A Toronto police officer has learned the hard way that one’s home is indeed one’s castle.
An Ontario Superior Court judge admonished Constable Danny Mota for believing police can remain at a private dinner or house party uninvited, even if an individual refuses to provide them with identification when asked.
Justice Michael Code said the officer did not understand when it is legal to enter someone’s home without a warrant and threw out a conviction for assaulting police against Mehdi Zargar. Justice Code found that two officers were trespassing when they entered a downtown condominium to investigate a noise complaint and refused to leave.
The errors by police date back to “the long-standing common law precept concerning the sanctity of the home,” which originated in England in the 17th century, said Justice Code in his recent ruling. “The courts have repeatedly held that there is no power to enter a dwelling, simply for purposes of furthering an investigation.”
Erika Chozik, who represented Mr. Zargar in his appeal, said police should not overestimate their legal powers. “They have to take care to obey the law while enforcing it,” said Ms. Chozik. “The common law has firmly held that a person’s home is his castle. That is what this case is about.”
The successful appeal by Mr. Zargar comes more than two years after he was charged by police following a brief altercation on Dec. 30, 2011, inside his downtown Toronto condominium.
A security guard called police shortly before 4 a.m. with a complaint that Mr. Zargar was playing music too loudly inside his residence. Constable Mota and another officer responded and asked Mr. Zargar for identification. Mr. Zargar was described as confrontational by police because he responded “what for” and asked the officers to leave.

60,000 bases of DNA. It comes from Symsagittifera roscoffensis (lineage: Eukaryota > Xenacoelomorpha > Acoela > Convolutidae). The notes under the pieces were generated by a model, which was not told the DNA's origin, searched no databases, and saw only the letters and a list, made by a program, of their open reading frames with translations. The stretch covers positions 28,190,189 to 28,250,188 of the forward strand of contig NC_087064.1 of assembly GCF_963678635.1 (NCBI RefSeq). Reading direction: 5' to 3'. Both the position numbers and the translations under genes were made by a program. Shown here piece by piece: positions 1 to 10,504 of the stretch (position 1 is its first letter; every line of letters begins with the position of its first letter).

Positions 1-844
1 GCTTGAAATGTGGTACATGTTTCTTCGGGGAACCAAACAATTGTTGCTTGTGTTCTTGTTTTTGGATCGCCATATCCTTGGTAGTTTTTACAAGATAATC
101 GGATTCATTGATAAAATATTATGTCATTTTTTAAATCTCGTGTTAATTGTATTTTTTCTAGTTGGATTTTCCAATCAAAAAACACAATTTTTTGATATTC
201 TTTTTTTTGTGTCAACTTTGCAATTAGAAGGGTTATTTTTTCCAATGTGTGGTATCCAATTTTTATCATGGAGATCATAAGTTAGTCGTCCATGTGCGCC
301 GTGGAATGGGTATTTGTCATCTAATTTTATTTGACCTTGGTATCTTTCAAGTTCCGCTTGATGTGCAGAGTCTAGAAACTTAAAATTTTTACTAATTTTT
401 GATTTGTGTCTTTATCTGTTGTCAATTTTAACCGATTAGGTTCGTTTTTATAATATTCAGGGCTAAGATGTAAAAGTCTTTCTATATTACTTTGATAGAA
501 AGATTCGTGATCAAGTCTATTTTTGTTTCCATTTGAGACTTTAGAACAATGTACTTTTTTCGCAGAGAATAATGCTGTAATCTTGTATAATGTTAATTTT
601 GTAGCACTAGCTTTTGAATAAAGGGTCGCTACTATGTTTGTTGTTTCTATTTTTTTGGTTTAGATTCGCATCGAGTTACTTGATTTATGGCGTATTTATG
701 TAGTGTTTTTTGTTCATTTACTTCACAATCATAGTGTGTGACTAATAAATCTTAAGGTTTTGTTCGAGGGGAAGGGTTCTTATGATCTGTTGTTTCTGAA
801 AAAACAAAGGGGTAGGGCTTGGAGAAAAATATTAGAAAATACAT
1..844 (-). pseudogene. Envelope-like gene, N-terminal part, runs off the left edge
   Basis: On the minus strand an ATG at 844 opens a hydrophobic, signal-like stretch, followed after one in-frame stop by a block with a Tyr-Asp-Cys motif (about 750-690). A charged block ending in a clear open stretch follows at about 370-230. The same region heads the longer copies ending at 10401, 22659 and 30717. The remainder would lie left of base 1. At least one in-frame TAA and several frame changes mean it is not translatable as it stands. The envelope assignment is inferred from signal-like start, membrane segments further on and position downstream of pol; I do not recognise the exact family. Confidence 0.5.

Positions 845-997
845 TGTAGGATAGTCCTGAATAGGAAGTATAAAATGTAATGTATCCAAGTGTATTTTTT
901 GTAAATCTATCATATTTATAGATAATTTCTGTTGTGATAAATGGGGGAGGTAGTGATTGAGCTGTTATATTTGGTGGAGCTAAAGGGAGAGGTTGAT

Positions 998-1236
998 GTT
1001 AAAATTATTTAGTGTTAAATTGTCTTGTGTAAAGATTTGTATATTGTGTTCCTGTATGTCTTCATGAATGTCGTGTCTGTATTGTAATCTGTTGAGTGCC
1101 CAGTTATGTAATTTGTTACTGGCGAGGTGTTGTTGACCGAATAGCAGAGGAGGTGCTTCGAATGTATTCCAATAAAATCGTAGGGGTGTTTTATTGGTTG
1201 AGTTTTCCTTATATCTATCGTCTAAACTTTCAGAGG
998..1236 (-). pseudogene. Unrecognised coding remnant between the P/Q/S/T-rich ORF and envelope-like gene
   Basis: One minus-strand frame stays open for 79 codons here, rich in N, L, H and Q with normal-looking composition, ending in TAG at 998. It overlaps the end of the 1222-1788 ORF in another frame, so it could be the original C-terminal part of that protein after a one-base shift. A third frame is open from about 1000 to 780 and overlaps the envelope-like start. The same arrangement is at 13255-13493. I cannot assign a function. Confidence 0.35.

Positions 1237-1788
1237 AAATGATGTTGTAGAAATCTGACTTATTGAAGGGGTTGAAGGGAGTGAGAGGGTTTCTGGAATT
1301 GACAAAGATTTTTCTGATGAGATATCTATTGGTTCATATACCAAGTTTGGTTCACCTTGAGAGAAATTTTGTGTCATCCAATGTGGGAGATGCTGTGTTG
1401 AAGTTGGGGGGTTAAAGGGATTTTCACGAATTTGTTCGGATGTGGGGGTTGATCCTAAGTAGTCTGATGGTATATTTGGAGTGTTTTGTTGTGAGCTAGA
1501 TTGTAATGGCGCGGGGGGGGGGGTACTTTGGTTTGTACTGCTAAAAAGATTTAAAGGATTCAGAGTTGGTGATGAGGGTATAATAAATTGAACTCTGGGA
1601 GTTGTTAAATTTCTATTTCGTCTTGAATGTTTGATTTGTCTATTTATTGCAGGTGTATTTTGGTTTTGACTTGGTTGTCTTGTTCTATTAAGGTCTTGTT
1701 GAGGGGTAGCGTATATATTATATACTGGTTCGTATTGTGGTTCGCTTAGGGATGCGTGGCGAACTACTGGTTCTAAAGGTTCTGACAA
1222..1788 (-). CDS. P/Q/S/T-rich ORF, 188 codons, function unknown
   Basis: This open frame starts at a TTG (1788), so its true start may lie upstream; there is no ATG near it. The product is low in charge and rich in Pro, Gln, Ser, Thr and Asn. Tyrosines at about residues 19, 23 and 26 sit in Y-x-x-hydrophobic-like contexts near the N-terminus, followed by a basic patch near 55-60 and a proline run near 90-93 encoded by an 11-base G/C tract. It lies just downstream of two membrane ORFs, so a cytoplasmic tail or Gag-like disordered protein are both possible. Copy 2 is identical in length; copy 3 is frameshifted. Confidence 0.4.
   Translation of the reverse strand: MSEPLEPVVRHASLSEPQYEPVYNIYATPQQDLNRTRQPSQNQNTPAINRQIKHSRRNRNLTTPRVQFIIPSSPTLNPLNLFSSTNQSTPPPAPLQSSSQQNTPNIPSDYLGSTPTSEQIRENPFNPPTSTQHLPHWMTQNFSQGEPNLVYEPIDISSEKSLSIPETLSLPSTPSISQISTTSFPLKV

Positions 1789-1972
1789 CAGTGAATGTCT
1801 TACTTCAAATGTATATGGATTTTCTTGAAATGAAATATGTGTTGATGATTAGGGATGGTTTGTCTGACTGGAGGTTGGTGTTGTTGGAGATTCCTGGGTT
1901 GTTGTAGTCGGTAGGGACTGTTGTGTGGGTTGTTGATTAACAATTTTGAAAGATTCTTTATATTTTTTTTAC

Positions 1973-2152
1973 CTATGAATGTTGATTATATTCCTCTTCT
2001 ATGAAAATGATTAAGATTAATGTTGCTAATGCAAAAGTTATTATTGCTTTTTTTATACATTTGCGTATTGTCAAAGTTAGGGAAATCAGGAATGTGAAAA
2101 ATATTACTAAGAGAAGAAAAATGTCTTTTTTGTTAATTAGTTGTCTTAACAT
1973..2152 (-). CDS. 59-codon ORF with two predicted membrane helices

Constable Mota testified at the provincial court trial in May, 2012, that he was investigating whether Mr. Zargar had committed the offence of “mischief” for playing music too loudly. Asked for identification a second time, Mr. Zargar turned like he was going to comply and then pushed Constable Mota in the chest, said police. Mr. Zargar was arrested and charged with mischief and assaulting police, although at his trial, the prosecution dropped the mischief charge. “As a result, there was no proof that any criminal offence was actually being committed at the time of the police investigation,” Justice Code noted in his ruling.
The Superior Court judge explained that Constable Mota was incorrect to believe he had the right to stay in the private residence because Mr. Zargar would not provide identification. At the time of the arrest, Constable Mota had been an officer for about four years, “which perhaps explains his apparent lack of understanding of police powers,” Justice Code wrote.
Police may enter a residence without a warrant in certain circumstances, such as to prevent an offence that could cause a serious injury or if they are in “hot pursuit” of an offender. Justice Beverly Brown, who convicted Mr. Zargar at his provincial court trial, concluded that police were “in hot pursuit of the investigation of the offence of mischief,” which Justice Code found to be a legal error.
The Superior Court judge also faulted Constable Mota for believing that because he saw about eight to 10 people inside the condominium unit there were possible “officer safety” concerns. “This kind of speculative fear of the unknown, when there is a gathering of people in a dwelling, could apply to any dinner party or house party and it would effectively allow police to remain uninvited, at any such gathering. This would amount to an extraordinary expansion of police powers,” Justice Code wrote.
A spokeswoman for the Toronto police said its legal department is reviewing the decision. “If there are any issues identified with respect to our current training or procedures, they will be forwarded to the appropriate unit and addressed,” Meaghan Gray said.
The deadline to appeal by the Crown was April 4. It did not appeal so the acquittal will stand.
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